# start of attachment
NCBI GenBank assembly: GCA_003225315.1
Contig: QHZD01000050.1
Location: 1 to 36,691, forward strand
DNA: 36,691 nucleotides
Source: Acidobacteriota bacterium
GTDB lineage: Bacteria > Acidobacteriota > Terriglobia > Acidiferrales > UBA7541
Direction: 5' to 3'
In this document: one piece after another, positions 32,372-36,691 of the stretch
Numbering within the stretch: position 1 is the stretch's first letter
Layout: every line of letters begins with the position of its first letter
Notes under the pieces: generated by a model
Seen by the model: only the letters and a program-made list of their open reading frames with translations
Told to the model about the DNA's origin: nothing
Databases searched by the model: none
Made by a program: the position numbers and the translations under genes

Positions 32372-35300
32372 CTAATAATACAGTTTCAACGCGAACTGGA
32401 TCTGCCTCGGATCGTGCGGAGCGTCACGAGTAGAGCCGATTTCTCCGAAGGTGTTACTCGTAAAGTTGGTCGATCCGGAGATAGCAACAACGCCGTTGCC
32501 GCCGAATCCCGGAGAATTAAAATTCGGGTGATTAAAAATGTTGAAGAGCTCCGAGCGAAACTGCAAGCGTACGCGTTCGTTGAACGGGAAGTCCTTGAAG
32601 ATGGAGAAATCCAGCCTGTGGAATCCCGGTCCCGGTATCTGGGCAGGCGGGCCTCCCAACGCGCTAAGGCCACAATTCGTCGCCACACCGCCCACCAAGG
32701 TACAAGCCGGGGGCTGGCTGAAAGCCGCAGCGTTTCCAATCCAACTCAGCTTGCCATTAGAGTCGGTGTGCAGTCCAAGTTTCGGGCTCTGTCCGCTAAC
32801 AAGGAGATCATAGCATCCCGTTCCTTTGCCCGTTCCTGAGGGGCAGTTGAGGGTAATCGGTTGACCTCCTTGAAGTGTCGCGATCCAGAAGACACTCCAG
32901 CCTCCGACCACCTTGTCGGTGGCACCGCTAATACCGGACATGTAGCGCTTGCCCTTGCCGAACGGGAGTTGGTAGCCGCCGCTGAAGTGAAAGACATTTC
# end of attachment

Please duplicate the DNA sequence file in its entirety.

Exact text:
NCBI GenBank assembly: GCA_003225315.1
Contig: QHZD01000050.1
Location: 1 to 36,691, forward strand
DNA: 36,691 nucleotides
Source: Acidobacteriota bacterium
GTDB lineage: Bacteria > Acidobacteriota > Terriglobia > Acidiferrales > UBA7541
Direction: 5' to 3'
In this document: one piece after another, positions 32,372-36,691 of the stretch
Numbering within the stretch: position 1 is the stretch's first letter
Layout: every line of letters begins with the position of its first letter
Notes under the pieces: generated by a model
Seen by the model: only the letters and a program-made list of their open reading frames with translations
Told to the model about the DNA's origin: nothing
Databases searched by the model: none
Made by a program: the position numbers and the translations under genes

Positions 32372-35300
32372 CTAATAATACAGTTTCAACGCGAACTGGA
32401 TCTGCCTCGGATCGTGCGGAGCGTCACGAGTAGAGCCGATTTCTCCGAAGGTGTTACTCGTAAAGTTGGTCGATCCGGAGATAGCAACAACGCCGTTGCC
32501 GCCGAATCCCGGAGAATTAAAATTCGGGTGATTAAAAATGTTGAAGAGCTCCGAGCGAAACTGCAAGCGTACGCGTTCGTTGAACGGGAAGTCCTTGAAG
32601 ATGGAGAAATCCAGCCTGTGGAATCCCGGTCCCGGTATCTGGGCAGGCGGGCCTCCCAACGCGCTAAGGCCACAATTCGTCGCCACACCGCCCACCAAGG
32701 TACAAGCCGGGGGCTGGCTGAAAGCCGCAGCGTTTCCAATCCAACTCAGCTTGCCATTAGAGTCGGTGTGCAGTCCAAGTTTCGGGCTCTGTCCGCTAAC
32801 AAGGAGATCATAGCATCCCGTTCCTTTGCCCGTTCCTGAGGGGCAGTTGAGGGTAATCGGTTGACCTCCTTGAAGTGTCGCGATCCAGAAGACACTCCAG
32901 CCTCCGACCACCTTGTCGGTGGCACCGCTAATACCGGACATGTAGCGCTTGCCCTTGCCGAACGGGAGTTGGTAGCCGCCGCTGAAGTGAAAGACATTTC